http://www.marxists.org/archive/marx/works/1848/communist-manifesto/ch03.htm

8/26/2005 01:01:00 AM  
Blogger Psycho Milt said...

I don't think even modern socialists would call themselves "liberals". They prefer the term "socialist"!

Clark-style liberals aren't thieves, they have liberal attitudes to things like sex and drugs and rock'n'roll. They just aren't economic liberals. And they aren't entirely to blame for the terminology - look at the way US conservatives use the word liberal as an insulting term for exactly the kind of attitudes that Clark-style liberals have.

8/26/2005 01:19:00 AM  
Blogger Jordan said...

As a short definition, I would regard "neo-liberals" as people who have a hazy and incomplete knowledge of Smith's "Wealth of Nations", a working knowledge of Barro's "Macroeconomics", and who know nothing of Smith's "Theory of Moral Sentiments".

Social democrats are the true liberals in the Smith tradition, as modified in economics by Keynes and his successors to reflect the modern world.

8/26/2005 02:13:00 AM  
Blogger Antarctic Lemur said...

How hilarious that a man from the ethically-challenged Labour Party dares to reference Smiths book as if he understands what it means.

Or should that read "outrageous".

8/26/2005 05:00:00 AM  
Blogger Chefen said...

Ah Jordan, funny how you go and prove the point of the original article.

8/26/2005 06:45:00 AM  
Blogger Ashley Clarkson said...

AL - well that is a nice definition of reactionary from the revolutionary socialist cloud cuckoo land, but back in the real world...

Proactive - before the fact (e.g. working towards solving a problem before it arises, working on stopping big government before it arises).
Reactive - during/after the fact (e.g. solving a problem once it arises, stopping big government by reversing the trend).

Therefore in seeking to reverse big government neoliberals are reactive. Just because Marx used the term to refer to Conservatives (or rather, the bourgeoisie probably if I recall correctly) who would be reacting to the "inevitable" proletariat revolution (it's so imminent that cultural marxists invented Media Studies to find out why people were more concerned with Gucci than their "social class"), that does not mean that it cannot be employed in another manner. It's just that you seem to have developed a boogey man attitude towards the term.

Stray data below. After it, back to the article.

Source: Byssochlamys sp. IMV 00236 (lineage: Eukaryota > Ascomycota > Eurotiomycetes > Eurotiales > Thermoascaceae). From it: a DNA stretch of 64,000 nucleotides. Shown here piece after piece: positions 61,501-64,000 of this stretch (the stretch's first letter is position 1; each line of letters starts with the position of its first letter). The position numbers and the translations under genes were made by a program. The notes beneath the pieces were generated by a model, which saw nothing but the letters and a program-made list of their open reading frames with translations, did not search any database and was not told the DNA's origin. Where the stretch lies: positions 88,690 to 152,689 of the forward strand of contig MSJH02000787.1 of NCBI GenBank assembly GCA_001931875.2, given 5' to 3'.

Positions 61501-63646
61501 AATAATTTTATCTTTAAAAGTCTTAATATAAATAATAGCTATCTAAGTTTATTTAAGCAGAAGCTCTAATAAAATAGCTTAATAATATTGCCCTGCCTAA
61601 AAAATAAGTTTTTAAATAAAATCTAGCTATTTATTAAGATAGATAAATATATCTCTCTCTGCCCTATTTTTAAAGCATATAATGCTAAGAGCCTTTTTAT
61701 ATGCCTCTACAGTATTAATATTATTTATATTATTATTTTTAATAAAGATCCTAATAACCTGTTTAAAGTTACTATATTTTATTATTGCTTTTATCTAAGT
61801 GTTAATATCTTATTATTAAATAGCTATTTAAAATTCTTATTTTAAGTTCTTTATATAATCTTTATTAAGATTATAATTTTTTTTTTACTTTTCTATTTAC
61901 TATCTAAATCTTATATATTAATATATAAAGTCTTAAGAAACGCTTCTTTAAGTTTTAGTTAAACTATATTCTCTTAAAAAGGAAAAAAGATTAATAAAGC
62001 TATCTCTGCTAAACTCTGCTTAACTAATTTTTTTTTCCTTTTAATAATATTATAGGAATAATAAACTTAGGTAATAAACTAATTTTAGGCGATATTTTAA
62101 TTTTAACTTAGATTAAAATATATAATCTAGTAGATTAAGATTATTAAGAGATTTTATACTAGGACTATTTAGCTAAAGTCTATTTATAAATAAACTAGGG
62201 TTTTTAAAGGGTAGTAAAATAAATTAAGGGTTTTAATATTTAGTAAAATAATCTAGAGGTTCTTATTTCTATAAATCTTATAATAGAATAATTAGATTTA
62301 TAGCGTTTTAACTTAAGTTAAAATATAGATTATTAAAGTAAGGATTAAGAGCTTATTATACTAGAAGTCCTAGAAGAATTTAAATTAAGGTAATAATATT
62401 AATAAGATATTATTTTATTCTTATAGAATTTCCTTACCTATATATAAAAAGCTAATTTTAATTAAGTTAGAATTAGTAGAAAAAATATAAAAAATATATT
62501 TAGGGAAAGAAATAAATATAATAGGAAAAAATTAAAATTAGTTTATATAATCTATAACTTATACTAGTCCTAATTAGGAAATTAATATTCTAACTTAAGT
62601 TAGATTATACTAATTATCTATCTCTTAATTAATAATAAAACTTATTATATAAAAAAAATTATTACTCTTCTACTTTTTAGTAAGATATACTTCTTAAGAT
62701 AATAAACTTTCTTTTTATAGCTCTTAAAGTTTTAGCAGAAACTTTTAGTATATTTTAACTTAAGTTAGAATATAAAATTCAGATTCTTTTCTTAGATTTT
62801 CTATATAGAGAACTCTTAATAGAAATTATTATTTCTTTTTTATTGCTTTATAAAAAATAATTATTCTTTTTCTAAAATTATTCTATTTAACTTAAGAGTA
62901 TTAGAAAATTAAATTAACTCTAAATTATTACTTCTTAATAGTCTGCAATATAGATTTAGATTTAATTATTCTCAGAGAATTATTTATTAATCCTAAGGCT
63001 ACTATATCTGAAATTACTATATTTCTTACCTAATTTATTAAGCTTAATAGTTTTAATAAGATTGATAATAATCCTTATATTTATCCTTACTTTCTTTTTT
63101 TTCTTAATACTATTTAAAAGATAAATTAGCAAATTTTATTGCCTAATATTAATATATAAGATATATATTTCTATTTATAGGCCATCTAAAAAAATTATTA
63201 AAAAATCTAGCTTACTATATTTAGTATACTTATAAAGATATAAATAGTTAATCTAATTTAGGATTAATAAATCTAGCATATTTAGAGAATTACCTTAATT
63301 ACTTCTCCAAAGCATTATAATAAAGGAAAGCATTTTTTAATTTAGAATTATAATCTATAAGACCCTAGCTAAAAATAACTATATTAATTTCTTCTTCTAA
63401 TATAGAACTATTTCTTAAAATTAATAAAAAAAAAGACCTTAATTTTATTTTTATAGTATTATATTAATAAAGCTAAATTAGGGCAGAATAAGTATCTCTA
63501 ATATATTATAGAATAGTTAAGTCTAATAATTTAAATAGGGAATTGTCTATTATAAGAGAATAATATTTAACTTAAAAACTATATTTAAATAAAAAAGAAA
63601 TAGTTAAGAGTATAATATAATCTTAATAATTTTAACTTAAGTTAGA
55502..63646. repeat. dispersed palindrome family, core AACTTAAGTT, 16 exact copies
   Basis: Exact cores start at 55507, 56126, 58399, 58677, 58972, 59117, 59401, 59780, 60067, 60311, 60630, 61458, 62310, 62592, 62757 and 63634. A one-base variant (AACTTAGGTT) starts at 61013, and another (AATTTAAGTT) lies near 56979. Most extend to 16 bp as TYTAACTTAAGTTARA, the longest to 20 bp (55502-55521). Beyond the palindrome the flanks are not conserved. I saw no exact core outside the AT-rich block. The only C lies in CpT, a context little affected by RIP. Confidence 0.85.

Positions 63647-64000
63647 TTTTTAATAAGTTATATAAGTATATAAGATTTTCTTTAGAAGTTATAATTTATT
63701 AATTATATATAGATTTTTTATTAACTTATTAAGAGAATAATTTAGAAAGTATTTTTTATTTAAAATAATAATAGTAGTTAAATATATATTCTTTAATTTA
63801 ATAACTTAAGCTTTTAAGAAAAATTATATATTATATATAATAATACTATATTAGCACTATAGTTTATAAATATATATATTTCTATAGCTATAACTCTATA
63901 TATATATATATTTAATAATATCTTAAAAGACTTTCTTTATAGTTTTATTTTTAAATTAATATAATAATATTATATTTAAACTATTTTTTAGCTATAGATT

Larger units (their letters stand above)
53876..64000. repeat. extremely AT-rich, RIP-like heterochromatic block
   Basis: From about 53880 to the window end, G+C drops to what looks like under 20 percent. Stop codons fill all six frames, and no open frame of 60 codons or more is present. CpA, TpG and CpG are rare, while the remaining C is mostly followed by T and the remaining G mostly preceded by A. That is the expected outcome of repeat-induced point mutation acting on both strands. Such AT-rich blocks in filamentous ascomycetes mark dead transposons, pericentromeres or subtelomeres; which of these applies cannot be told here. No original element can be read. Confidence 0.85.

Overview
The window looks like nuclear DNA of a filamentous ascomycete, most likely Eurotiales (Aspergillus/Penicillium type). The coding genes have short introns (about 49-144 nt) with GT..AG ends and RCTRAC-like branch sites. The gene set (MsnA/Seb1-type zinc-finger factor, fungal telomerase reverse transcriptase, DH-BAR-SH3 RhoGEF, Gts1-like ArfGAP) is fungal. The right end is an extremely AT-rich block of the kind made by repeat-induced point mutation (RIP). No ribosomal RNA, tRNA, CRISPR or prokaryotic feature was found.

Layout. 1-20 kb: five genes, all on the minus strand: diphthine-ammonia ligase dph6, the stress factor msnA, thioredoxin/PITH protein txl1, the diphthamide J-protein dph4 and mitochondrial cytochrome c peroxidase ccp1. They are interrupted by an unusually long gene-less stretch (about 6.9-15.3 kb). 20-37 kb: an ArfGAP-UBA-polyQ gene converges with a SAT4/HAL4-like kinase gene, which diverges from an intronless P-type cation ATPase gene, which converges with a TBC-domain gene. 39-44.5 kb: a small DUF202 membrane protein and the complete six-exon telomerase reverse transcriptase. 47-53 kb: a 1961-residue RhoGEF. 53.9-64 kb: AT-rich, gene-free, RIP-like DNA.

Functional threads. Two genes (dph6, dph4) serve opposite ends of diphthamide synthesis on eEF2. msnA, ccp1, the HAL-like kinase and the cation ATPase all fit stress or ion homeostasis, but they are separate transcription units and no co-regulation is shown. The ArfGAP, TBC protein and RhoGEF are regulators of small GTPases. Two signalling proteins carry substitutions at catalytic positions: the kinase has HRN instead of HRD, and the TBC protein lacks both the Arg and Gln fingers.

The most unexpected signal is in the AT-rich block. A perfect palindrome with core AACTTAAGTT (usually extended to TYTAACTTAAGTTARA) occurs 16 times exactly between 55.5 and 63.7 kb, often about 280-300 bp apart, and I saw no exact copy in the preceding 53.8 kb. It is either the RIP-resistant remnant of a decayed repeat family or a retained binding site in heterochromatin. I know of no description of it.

As for Jordan's interesting definition of liberal and neoliberal...have to say that was clouded more by personal and ideological distaste - it reads like somebody arguing that Social Democrats are the new Communists (does it not comrade?). I believe that some of what Jordan was claiming about "true liberals" is demarcated as "modern liberal" (as opposed to classical). It just goes to show that everybody wants to own a piece of liberalism.

8/26/2005 11:06:00 AM  
Anonymous Caskman said...

Ashley - just a couple of points

"Personally, I identify with the neoliberal ideology for my economic beliefs - I'm quite influenced by Friedman and Chicago School Economics, although I acknowledge that markets can and do fail (socially I'm neoconservative)."

This is a contentious area and the truth or otherwise of 'market failure' seems to depend quite crucially upon the definition of 'failure'. If it is defined to be 'that which the govt/state would not do (or would not allow to happen)' then pretty much anything becomes fair game for failure since the failure can be argued on political terms rather than economic. If it is defined to be something along the lines of not providing some service that an individual or group wanted (but perhaps hadn't stumped up enough cash to make it worthwhile to produce) then that doesn't seem like a failure of the market but rather of someones ability to pay for something they wanted. I once heard the BBC described as an 'essential' public service as it corrected an obvious 'market failure'. The case in point was Radio 3 supplying a programme of classical music and culture that was unavailable (and likely to remain so) on the free market. Radio 3 has a small audience who I'm sure are delighted with the high-brow quality of their station rather than the 'pap' thrown out by commercial enterprises. But I'm also fairly sure that if that small audience were prepared to stump up enough cash an entrepreneur would give them exactly what they wanted. In reality what we have is the preferences of a group (who are otherwise unwilling to pay for those preferences) being subsidised by those who have no interested in those preferences. In other words the 'market failure' corrected by the BBC is the market failure of being unable to get someone else to pay for one's own listening preferences.